How to Identify, Trade and Handle Recent IPOs
I’m always watching the IPO market because so many IPOs morph into new leaders. That’s especially true when many later-stage leading stocks (those that have had huge, huge runs during the past year or two) are beginning to look tired. Once this market correction ends, chances are some of these recent IPOs will help lead the next upturn.
What’s interesting is that, even as the overall stock market has floundered and sentiment has worsened, we’re seeing a solid stream of new issues hit the market. For instance, there was $30 billion, $18.8 billion and $35.5 billion raised by new issues during 2015, 2016, and 2017 (respectively), but through April of this year, there has already been nearly $26 billion raised.
Even more important from my point of view is that we’re seeing some real growth-oriented companies go public. For many years after the financial crisis, IPOs tended to be yield-oriented issues (REITs, pipelines, etc.). There are still a good number of those, but now there are a bunch of software, internet and even retail issues that have hit the market during the past year or two.
Thus, I see great potential for some of these stocks. That said, before getting to some names, it’s important to note that handling new issues is far trickier than handling normal stocks, and it’s not hard to understand why. With little institutional support, IPOs are usually thinly traded and can flop all over the place based on the market, industry moves and the like.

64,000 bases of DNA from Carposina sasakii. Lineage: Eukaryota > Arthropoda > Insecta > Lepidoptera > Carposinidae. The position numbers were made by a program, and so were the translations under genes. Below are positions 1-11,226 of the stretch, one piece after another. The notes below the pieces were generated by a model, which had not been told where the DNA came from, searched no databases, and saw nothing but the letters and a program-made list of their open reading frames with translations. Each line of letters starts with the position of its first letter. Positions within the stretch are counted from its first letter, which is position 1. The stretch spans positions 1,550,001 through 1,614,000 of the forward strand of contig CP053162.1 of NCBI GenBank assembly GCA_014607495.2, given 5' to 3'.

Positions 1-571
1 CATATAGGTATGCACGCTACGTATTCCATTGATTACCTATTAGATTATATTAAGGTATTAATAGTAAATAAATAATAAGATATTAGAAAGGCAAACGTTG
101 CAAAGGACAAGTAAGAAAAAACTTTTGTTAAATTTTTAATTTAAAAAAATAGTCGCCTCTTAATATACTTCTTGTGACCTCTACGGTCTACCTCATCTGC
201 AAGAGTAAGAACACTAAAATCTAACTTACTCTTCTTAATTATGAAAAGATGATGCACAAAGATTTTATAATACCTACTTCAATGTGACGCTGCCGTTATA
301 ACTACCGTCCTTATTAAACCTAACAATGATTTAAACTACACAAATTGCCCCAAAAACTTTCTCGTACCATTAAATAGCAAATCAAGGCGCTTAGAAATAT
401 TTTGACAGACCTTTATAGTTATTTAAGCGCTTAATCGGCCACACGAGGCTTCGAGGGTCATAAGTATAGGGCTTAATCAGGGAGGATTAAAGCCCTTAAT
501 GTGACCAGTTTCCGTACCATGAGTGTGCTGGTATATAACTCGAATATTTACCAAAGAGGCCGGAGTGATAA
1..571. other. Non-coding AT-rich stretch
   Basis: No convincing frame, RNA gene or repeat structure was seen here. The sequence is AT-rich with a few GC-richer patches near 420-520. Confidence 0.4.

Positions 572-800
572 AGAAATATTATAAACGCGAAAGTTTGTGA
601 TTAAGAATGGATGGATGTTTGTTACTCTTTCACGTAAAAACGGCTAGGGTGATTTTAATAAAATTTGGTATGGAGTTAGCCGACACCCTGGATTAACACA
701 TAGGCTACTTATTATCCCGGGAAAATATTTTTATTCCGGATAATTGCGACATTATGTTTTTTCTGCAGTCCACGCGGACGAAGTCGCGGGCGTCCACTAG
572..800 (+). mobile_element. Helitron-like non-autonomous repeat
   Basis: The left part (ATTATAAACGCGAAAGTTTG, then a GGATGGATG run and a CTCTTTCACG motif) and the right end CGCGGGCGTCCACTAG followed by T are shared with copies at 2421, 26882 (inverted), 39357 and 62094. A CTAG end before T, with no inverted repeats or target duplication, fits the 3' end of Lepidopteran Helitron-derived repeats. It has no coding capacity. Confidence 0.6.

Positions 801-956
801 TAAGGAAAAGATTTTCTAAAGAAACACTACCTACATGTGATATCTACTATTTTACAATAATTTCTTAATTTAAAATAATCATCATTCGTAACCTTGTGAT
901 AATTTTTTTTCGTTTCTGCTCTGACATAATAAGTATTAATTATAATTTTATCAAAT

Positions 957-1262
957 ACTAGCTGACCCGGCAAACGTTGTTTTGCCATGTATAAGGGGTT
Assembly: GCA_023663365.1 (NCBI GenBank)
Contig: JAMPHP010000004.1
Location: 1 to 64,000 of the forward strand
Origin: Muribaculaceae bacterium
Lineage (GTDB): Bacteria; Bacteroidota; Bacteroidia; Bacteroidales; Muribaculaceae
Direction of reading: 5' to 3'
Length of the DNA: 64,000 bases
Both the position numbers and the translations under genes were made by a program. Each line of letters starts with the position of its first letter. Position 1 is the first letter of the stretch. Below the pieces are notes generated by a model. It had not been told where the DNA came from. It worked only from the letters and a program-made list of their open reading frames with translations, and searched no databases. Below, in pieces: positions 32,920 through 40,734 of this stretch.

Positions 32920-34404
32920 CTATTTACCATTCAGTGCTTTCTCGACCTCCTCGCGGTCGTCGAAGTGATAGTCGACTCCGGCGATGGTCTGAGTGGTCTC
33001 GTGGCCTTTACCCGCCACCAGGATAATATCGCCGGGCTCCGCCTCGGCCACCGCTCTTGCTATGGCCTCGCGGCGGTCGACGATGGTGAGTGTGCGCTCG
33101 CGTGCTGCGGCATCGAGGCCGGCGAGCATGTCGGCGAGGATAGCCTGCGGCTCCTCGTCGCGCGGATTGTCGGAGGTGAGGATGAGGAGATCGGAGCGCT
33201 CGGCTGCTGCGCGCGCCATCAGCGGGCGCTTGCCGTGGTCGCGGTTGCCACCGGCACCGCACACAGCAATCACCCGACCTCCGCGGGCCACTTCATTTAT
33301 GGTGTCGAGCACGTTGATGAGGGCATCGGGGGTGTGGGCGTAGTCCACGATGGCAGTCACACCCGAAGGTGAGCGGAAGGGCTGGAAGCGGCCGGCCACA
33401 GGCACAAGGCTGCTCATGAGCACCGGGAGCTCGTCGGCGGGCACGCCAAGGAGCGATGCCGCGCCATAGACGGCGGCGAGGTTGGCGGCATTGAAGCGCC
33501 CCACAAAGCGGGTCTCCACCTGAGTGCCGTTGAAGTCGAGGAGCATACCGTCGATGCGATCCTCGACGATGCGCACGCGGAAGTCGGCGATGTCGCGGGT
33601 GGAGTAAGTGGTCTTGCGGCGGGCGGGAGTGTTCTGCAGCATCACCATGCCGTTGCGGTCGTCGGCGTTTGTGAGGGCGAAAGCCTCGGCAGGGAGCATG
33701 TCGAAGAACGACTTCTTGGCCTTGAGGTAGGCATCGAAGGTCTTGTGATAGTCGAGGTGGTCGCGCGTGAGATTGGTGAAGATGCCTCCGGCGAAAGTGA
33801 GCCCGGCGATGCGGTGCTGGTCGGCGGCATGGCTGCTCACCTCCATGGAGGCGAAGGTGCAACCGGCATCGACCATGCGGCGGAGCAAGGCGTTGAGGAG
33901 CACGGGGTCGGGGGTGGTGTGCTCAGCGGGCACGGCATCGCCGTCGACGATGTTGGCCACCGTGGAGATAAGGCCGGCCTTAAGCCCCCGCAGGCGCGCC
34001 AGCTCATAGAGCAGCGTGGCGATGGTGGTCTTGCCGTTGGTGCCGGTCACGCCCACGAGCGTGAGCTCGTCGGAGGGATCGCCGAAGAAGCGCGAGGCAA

Thus, if you’re interested in playing these young stocks, there are three simple guidelines to follow.
- Keep positions small and stops loose to compensate for the added volatility.
- Buy only after the IPO has traded for a few weeks and shown some constructive signs. What kind of signs? Usually a tight consolidation, though that can occasionally happen after a big drop or wild trading range.
- Buy only if the stock starts to show strength. That’s hard for most investors, but it’s usually necessary for IPOs because so many of them crash and burn for months after coming public. If you wait for some strength, you’ll be able to avoid most of the duds.
With that in mind, here are two recent IPOs to watch.
Recent IPOs to Watch
The first recent IPO to watch is Spotify (SPOT), which is the largest global music streaming company (more than 35 million tracks!). The stock is high-priced and already very liquid (it’s traded at least a million shares every day since its IPO), a sign that big investors are active. And the potential here is huge: Spotify could be the next big internet success story, with its music streaming service used by around 157 million people near year-end and still growing rapidly.
About 86 million of those users have signed up for the company’s free streaming service, which allows shuffle play but has limited skipping ability and includes advertisements (sort of similar to Pandora). In itself, this is a solid business, with revenues up 51% and 41% (thanks to ads) during the past two years.